Monday, February 22, 2010

Train Wreck

By Susan Murphy Milano

“Someday maybe there will exist a well-informed, well considered and yet fervent public conviction that the most deadly of all possible sins is the mutilation of a child’s spirit

-Erik H. Erikson
Anyone who believes that children are not affected by violence in the home is very mistaken.
There is nothing, absolutely nothing more terrifying than hearing your parents scream at each other in anger.
And that terror is magnified tenfold when you see your father, whom you love, beating, knocking, bashing, and kicking the mother you adore.
As a child, you want to make it stop; after rushing to your mother’s aid and getting knocked across the room yourself a few times, you learn to run away from the mayhem rather than toward it. Your feelings become confused, swirling between the fear of being hurt yourself and even worse, dread that your mother will be killed if you don’t make him stop. In the mind of a child they feel responsible for the destruction. “If I cannot make it stop then it must be my fault.”
The first time you experience it, the horror is unimaginable. Your whole warm, safe, comfortable world is exploding in front of your eyes. How can this be? Why is this happening?

The Peterson Children
This made me think of Chris and Thomas Peterson, the boys of Kathleen Savio . Her body was discovered “dead” shortly after ending a violent marriage, in a bathtub in 2004. Their father former police Sgt. Drew Peterson was arrested for her murder and he is currently being held in an Illinois jail until the trial.

Their lives are literally a train wreck. Not once, but twice. After Kathleen's death their father was quick to marry a girl close enough in age to be the boy’s sister. There was no time to process and grieve for their mother and it is likely their father, a stern task master, whom set the tone for what would and won’t be tolerated with their new step-mom Stacy Peterson. Imagine your mother dies and as a child you are commanded by someone whom you likely fear to "suck it up" and move on. The only difference in this abusive household the boys have experienced a triple dose of what I term "roller coaster hell" in an environment deeply rooted in power, control and violence.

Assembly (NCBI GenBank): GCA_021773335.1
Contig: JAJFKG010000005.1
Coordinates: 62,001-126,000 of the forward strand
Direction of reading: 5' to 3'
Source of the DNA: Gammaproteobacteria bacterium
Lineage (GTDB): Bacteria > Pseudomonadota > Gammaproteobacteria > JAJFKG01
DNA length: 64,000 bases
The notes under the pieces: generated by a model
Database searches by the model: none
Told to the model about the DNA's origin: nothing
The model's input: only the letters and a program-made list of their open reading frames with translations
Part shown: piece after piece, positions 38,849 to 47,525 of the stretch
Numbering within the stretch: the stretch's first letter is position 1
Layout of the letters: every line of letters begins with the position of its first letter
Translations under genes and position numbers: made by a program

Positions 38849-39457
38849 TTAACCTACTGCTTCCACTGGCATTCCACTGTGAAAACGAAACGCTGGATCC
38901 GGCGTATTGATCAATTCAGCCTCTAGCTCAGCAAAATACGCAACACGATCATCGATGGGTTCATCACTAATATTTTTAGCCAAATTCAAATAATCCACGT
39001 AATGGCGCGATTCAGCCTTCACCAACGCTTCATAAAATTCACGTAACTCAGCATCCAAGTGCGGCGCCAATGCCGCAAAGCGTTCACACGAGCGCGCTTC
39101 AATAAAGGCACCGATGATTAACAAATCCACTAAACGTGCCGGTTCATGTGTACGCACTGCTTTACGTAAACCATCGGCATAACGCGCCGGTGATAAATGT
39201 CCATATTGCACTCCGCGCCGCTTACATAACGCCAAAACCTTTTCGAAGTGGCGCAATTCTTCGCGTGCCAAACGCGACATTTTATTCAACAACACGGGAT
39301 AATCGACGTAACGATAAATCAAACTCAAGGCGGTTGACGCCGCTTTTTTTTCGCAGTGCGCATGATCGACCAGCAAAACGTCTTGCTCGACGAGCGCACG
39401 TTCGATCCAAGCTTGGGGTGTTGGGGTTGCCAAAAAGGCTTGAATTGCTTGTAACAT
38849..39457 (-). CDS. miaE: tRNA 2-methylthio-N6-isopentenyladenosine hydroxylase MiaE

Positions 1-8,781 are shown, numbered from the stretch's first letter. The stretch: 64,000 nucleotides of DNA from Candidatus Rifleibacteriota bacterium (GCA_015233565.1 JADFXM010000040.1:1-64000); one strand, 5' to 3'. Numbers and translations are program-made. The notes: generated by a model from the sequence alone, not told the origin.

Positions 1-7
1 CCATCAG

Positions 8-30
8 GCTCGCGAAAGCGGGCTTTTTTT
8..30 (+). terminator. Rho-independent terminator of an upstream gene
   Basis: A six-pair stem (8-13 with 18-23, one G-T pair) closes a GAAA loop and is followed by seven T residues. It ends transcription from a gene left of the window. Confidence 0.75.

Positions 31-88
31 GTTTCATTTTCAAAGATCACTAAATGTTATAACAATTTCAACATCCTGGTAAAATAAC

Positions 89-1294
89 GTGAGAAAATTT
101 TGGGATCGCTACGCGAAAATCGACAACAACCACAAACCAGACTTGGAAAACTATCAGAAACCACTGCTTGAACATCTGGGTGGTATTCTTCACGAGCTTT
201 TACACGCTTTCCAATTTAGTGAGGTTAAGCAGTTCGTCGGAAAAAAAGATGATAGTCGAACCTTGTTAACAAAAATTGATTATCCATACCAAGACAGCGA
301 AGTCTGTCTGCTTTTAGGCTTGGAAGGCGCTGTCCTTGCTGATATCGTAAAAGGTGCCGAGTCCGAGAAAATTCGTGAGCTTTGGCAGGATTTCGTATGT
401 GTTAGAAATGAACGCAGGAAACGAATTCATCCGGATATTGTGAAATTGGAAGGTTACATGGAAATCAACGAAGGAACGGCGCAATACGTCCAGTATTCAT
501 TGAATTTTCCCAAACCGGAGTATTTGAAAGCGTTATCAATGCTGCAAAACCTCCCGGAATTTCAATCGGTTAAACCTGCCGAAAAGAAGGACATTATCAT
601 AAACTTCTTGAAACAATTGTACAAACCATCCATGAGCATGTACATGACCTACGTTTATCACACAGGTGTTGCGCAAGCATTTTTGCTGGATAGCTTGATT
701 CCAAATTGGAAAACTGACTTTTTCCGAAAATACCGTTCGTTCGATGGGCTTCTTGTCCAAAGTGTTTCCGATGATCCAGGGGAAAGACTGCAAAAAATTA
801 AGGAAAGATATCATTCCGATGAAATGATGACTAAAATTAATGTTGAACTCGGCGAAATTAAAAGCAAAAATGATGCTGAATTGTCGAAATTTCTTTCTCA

The boys are young enough to bond with step-mom Stacy and old enough to have experienced loss, uncertainty, fear and tragedy. Stacy takes on the task of immediate motherhood with Kathleen's boys. She goes that extra mile preparing their favorite meals, being there when they come home from school to tucking them in each night. Slowly the boys begin to trust Stacy and after about a year as a family things settle down a bit. Although Stacy gives birth to a boy and a girl during the marriage she is always conscious of the boys and their feelings working overtime to build a solid foundation for Kathleen's boys Chris and Thomas.
Suddenly, the bright light in the Peterson home is once again burned out when Stacy Peterson vanishes.
Do these children re-live and witness the same horrors as when their mother was alive as the household begins to crumble? The answer is yes.
The boys have now experienced two life devastating train wrecks within a 5 year time period. During the following months the tension is so thick in the Peterson houselhold you could cut it with a knife. Their home is invaded by the media. Police presence both in and outside the home is omnipresent. Everyone in the country soon knows the name Peterson and its' association with something evil, violent and tragic.
The third train wreck happens when Drew Peterson is arrested. The boys are devastated. Regardless of what we may think of Peterson these young men only know him as their loving father. And after his arrest the boys are sent to live with relatives.

I hope and pray in the years ahead Chris and Thomas Peterson have the opportunity to experience joy, love, hope and most of all peace.

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